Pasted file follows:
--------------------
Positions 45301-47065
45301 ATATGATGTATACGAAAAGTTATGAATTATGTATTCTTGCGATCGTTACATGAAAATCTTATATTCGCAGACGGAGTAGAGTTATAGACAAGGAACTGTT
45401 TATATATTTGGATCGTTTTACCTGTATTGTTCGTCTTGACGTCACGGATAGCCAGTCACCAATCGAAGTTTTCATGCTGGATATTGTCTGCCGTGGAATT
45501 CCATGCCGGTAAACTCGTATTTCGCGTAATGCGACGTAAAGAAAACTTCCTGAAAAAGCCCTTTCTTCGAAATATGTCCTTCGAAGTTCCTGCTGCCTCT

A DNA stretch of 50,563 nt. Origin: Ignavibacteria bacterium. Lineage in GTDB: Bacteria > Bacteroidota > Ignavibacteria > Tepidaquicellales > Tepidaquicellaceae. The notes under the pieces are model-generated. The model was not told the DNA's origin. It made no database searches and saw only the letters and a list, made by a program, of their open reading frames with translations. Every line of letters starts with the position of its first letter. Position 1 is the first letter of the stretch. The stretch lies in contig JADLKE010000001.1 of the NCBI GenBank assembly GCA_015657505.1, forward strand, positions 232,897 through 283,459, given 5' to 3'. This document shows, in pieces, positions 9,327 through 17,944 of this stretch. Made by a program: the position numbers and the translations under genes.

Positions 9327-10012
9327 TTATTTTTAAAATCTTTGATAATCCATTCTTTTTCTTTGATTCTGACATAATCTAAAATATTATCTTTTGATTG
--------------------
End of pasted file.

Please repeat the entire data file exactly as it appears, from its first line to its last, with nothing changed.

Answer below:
Positions 45301-47065
45301 ATATGATGTATACGAAAAGTTATGAATTATGTATTCTTGCGATCGTTACATGAAAATCTTATATTCGCAGACGGAGTAGAGTTATAGACAAGGAACTGTT
45401 TATATATTTGGATCGTTTTACCTGTATTGTTCGTCTTGACGTCACGGATAGCCAGTCACCAATCGAAGTTTTCATGCTGGATATTGTCTGCCGTGGAATT
45501 CCATGCCGGTAAACTCGTATTTCGCGTAATGCGACGTAAAGAAAACTTCCTGAAAAAGCCCTTTCTTCGAAATATGTCCTTCGAAGTTCCTGCTGCCTCT

A DNA stretch of 50,563 nt. Origin: Ignavibacteria bacterium. Lineage in GTDB: Bacteria > Bacteroidota > Ignavibacteria > Tepidaquicellales > Tepidaquicellaceae. The notes under the pieces are model-generated. The model was not told the DNA's origin. It made no database searches and saw only the letters and a list, made by a program, of their open reading frames with translations. Every line of letters starts with the position of its first letter. Position 1 is the first letter of the stretch. The stretch lies in contig JADLKE010000001.1 of the NCBI GenBank assembly GCA_015657505.1, forward strand, positions 232,897 through 283,459, given 5' to 3'. This document shows, in pieces, positions 9,327 through 17,944 of this stretch. Made by a program: the position numbers and the translations under genes.

Positions 9327-10012
9327 TTATTTTTAAAATCTTTGATAATCCATTCTTTTTCTTTGATTCTGACATAATCTAAAATATTATCTTTTGATTG